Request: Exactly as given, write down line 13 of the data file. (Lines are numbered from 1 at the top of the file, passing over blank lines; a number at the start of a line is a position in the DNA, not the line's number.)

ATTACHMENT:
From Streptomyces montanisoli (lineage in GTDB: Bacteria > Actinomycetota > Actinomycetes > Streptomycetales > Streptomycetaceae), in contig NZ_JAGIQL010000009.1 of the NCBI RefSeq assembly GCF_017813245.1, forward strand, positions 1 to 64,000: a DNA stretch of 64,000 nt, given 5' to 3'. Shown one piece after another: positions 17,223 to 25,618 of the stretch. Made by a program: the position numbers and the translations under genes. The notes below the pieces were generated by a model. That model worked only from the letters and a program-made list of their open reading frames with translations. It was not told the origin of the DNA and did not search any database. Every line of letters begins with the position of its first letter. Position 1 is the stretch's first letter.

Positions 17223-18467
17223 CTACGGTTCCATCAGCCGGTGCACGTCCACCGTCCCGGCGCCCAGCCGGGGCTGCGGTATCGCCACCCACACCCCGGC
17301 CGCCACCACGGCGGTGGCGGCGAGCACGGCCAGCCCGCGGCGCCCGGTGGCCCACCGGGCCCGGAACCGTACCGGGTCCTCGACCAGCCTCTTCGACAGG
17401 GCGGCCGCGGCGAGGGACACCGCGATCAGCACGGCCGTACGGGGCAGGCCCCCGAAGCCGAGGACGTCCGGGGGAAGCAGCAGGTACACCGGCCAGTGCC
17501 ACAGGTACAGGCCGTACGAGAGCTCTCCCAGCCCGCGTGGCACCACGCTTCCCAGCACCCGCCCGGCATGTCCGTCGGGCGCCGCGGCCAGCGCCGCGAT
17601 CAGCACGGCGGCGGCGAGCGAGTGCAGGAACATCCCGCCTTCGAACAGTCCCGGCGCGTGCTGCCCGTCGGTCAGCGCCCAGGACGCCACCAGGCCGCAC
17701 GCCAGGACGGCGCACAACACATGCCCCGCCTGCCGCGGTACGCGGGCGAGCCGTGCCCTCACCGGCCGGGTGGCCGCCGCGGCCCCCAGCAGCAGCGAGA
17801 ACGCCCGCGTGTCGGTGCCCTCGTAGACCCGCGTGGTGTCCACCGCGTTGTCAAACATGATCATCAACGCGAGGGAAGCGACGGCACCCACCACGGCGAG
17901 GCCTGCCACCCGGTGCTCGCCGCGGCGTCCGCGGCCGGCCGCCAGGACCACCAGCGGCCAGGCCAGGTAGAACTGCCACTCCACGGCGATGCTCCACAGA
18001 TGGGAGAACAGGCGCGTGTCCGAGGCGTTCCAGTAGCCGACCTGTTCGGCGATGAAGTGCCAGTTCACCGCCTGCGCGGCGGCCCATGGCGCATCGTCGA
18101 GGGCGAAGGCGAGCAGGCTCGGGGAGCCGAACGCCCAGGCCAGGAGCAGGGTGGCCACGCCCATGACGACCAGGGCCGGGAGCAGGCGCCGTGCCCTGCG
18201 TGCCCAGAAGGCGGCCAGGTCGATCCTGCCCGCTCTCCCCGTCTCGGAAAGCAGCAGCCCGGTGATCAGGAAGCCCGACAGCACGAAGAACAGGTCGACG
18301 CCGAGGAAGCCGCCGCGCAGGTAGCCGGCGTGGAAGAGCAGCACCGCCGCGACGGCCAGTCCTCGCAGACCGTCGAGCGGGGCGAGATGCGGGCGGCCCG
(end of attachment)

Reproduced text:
18201 TGCCCAGAAGGCGGCCAGGTCGATCCTGCCCGCTCTCCCCGTCTCGGAAAGCAGCAGCCCGGTGATCAGGAAGCCCGACAGCACGAAGAACAGGTCGACG